A woman has horrified TikTok users after she discovered something unsettling in her bath tap.
Lucy, also known as @iamfinny on TikTok, explained in a video she noticed two "black things" hanging out of the tap.
The "black things" are seen dangling out of the tap just slightly before Lucy then moves the camera around to see what is lurking up the tap.
Inside the tap is a sizeable black spider, the "black things" being its legs.
"Oh my God," Lucy says in a caption on the video.
Lucy then turns on the water and water comes gushing out, expelling the spider from the tap.
The video was shared to TikTok in March, but according to the post the video was deleted by the video-sharing app and then "re-approved".
Despite that, the video has been viewed just under 850,000 times and several people expressed their concern in the comments.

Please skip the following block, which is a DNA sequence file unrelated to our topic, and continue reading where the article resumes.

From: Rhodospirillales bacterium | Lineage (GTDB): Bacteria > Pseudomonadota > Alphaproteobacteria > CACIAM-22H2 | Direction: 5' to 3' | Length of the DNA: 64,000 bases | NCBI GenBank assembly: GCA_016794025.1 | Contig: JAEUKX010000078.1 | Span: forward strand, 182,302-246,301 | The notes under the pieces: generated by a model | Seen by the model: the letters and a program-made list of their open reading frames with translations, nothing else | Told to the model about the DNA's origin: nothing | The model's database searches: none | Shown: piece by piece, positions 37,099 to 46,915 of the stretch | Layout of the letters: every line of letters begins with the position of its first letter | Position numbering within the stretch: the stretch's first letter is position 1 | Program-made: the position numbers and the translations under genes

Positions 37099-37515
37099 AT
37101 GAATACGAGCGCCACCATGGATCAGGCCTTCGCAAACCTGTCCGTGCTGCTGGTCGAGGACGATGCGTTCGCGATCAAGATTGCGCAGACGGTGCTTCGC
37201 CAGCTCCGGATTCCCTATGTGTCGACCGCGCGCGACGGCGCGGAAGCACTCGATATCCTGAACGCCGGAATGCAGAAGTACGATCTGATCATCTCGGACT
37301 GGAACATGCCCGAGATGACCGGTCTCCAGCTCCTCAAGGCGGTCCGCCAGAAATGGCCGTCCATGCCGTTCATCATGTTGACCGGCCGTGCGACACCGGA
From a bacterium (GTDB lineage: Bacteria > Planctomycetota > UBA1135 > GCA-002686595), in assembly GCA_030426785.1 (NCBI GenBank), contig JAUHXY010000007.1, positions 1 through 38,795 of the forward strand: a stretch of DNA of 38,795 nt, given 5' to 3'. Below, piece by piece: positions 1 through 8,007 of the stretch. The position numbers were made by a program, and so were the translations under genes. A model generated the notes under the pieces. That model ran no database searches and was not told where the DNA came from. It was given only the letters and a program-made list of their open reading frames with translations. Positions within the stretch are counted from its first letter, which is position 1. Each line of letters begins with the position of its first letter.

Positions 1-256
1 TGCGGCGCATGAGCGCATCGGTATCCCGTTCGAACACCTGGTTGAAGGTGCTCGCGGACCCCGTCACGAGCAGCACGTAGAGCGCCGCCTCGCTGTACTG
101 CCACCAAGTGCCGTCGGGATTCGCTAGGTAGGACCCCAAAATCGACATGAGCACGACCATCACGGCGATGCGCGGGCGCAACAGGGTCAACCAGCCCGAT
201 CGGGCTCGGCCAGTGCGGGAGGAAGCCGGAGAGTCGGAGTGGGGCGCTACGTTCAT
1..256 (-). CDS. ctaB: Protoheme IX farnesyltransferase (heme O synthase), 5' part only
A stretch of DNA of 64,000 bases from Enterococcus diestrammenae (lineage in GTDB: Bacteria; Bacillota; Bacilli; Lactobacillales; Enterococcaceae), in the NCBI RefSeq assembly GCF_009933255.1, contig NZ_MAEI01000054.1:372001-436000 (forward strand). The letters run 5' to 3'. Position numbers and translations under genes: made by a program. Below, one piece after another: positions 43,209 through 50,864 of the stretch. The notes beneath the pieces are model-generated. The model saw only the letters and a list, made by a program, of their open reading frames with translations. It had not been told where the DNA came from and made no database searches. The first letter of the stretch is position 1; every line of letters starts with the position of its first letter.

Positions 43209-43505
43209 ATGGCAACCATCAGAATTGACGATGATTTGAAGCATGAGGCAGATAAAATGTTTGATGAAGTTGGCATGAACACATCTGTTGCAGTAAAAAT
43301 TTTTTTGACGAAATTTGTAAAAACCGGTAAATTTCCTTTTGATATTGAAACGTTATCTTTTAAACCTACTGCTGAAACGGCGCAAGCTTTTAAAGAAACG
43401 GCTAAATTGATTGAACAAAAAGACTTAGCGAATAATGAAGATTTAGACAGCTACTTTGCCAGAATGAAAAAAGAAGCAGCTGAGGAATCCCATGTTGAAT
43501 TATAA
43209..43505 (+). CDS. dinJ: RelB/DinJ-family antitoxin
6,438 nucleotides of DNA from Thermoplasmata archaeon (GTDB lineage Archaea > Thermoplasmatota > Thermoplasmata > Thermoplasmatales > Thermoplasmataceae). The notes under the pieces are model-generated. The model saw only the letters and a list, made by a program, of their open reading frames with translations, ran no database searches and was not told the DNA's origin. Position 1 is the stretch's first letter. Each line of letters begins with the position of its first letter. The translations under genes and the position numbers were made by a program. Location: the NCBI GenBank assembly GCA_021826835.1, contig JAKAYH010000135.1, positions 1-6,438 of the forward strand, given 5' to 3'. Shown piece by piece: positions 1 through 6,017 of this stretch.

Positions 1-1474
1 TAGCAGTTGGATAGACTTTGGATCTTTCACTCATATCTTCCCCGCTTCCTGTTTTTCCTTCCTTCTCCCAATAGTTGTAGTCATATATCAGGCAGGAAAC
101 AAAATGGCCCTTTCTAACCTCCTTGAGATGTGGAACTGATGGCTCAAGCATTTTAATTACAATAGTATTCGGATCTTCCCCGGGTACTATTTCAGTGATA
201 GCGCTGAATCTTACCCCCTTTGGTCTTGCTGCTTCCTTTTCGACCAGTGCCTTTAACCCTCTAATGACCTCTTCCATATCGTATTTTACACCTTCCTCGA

People react to TikTok video of spider
Some people said they were anticipating a jump-scare, while others said they obscured their phone screens to dull the potential fright.
"Why did I feel like the spider was going to jump at the camera," someone said.
"I was waiting for the jump, I couldn't even look at it anymore," another person said.
Several people paid homage to the itsy bitsy spider nursery rhyme, which was quite fitting.
Another person shared their own experience with a spider lurking in their bath tap.
"Happened to me but I pulled it out with my fingers then I screamed," they said.
Someone else suggested Lucy "throw the whole house away", while someone else said it was "bad luck" there were no filters on the end of the tap.
Lucy has resumed her usual content on TikTok, which mainly consists of her artwork, which is a lot more calming than the spider video.
In Australia, finding spiders in places you would rather not is quite common — recently a Coles customer found an huntsman spider crawling along packs of chocolate iced donuts.
He said it was just an "average day at the grocery store in Australia" on Twitter.
Earlier this year, Sydney residents were warned spiders could make their way for people's homes after a brutal lashing of rain devastated the east coast.
The rain meant more funnel webs could be more active.
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